SOLEDAD — Drive-through graduation and promotion ceremonies will be held for students at Soledad High School and Main Street Middle School, respectively, to mark the end of their journeys at the schools.
Middle school students will promote from the eighth grade on June 4 and high school seniors will graduate on June 5.
“We are doing a social distanced, safe procedure,” said Randy Bangs, assistant superintendent of education services with the Soledad Unified School District. “Families want to be able to see it. It’s balancing that safety with a sense of celebration.”
Families are asked to arrive at Soledad High School parking lot during designated increment times in order to be staged into groups of no more than 50 vehicles within. The pre-determined groups will then use campus utility roads to move toward a station where the promoted or graduate will be presented with their certificate, then depart.
A picture station with a decorated frame will await seniors, where a photographer will take their photo without the need for anyone to leave their vehicle. Staff will be present to not only celebrate student achievements, but also to ensure all involved follow safety guidelines.
Bangs said there is no walking alternative due to safety issues and a need for social distancing. However, any students who are not able to make it to their ceremony will be able to obtain their certificate through the mail. A live stream will be provided by the district for those who wish to watch the ceremony online.
“Everybody would prefer an in-person ceremony, but that’s not feasible,” Bangs said. In lieu of traditional graduations and promotions, he said, “The principals of the respective schools did a survey to the students and parents.”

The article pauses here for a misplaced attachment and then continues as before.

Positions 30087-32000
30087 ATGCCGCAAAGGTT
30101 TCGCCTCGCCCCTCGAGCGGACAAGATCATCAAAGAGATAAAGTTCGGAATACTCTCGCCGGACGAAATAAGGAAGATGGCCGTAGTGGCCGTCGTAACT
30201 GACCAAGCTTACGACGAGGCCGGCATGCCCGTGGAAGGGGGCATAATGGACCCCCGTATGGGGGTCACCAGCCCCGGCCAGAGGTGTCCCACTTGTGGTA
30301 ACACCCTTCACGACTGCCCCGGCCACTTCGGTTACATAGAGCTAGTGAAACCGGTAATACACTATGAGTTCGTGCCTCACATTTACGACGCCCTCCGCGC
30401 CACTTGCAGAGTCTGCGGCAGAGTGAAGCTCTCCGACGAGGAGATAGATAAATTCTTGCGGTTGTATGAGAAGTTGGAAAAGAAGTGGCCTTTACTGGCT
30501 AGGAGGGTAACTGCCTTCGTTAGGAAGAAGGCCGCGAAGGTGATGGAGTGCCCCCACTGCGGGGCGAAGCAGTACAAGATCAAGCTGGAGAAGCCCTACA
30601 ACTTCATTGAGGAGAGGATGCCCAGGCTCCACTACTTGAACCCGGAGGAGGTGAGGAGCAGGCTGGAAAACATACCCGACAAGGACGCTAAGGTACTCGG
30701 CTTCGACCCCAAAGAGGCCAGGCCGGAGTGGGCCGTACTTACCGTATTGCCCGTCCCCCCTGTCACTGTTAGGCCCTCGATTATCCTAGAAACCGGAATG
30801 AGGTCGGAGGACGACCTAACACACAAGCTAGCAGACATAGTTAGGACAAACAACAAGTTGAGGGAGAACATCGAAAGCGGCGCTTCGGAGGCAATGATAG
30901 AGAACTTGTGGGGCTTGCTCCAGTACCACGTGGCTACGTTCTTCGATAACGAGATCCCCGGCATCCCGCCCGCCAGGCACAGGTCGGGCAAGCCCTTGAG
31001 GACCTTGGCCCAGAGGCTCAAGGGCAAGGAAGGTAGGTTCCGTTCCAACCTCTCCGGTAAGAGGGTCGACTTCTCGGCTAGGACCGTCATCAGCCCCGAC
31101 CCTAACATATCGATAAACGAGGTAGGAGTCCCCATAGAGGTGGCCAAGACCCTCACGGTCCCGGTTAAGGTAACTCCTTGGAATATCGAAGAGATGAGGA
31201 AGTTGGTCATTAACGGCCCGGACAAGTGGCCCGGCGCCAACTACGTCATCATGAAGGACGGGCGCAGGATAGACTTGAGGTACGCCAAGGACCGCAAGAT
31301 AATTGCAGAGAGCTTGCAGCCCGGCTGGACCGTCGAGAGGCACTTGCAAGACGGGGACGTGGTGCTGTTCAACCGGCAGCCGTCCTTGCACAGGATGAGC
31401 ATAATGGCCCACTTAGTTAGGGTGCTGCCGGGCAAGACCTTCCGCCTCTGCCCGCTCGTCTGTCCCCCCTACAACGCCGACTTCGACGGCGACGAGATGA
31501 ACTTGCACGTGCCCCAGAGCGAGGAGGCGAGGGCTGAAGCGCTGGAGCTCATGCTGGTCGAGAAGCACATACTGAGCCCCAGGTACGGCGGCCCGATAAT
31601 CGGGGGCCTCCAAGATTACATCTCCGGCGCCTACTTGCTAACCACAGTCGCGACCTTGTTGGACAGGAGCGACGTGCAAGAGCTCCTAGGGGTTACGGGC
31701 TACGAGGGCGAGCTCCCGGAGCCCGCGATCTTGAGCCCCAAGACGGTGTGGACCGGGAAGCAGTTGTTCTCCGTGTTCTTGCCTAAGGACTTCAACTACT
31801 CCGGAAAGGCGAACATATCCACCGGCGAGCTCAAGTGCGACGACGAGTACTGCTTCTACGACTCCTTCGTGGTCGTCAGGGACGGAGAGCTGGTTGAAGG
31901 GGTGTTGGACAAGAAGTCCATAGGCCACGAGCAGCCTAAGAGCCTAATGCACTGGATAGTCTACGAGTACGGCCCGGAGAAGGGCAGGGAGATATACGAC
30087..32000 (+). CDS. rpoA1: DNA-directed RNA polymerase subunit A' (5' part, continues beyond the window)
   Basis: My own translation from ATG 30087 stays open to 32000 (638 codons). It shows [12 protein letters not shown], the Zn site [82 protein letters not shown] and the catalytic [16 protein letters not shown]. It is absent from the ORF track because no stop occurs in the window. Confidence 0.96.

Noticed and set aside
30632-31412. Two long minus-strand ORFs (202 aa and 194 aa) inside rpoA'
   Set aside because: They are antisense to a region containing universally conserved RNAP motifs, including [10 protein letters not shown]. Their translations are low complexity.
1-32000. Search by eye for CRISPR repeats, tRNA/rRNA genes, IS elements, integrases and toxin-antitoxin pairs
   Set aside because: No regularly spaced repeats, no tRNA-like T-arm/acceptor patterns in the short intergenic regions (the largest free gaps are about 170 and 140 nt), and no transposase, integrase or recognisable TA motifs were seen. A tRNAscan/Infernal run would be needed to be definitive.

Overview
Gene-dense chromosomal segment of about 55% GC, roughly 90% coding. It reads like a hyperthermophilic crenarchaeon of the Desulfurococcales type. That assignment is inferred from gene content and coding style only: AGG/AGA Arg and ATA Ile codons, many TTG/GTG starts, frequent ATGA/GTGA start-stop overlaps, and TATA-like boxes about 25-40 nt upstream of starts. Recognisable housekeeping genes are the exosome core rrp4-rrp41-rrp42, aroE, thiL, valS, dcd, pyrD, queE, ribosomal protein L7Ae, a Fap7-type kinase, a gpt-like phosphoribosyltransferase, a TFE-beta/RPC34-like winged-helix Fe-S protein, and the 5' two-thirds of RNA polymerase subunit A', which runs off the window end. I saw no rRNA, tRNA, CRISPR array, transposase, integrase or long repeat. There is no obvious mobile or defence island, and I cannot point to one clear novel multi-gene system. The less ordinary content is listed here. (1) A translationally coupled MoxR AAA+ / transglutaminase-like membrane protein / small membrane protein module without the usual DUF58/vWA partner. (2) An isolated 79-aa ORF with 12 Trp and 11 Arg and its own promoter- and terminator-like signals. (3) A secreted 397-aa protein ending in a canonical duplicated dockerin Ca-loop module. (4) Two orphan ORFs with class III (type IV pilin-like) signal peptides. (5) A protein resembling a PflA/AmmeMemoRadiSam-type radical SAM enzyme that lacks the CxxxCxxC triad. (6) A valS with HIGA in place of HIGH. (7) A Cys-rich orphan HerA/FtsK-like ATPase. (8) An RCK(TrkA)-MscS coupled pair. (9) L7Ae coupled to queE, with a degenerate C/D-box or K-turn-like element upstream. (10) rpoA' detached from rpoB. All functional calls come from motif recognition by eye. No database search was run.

Bangs noted in-person ceremonies wouldn’t be possible until the fall, but even then the ability to conduct a traditional walk-through is unknown due to the ongoing nature of the Covid-19 pandemic. The survey found that most were in favor of the vehicular option, rather than delaying indefinitely.
“We got a sense of students wanting recognition sooner rather than later,” Bangs said. “These dates are the same dates the in-person ceremonies would have been. They’d prefer to celebrate in the moment.”
Drive-through ceremonies have been put in place by several other school districts nationwide, which is how Soledad drew inspiration for the idea, Bangs said.
While only a small number of families will be able to attend from inside a vehicle with a student, Bangs noted the virtual option of live streaming provides opportunity for more to watch.
Gowns for eighth graders and caps and gowns for seniors were ordered ahead of time, prior to the school closures, and have already been distributed to students so they can wear their ceremonial attire.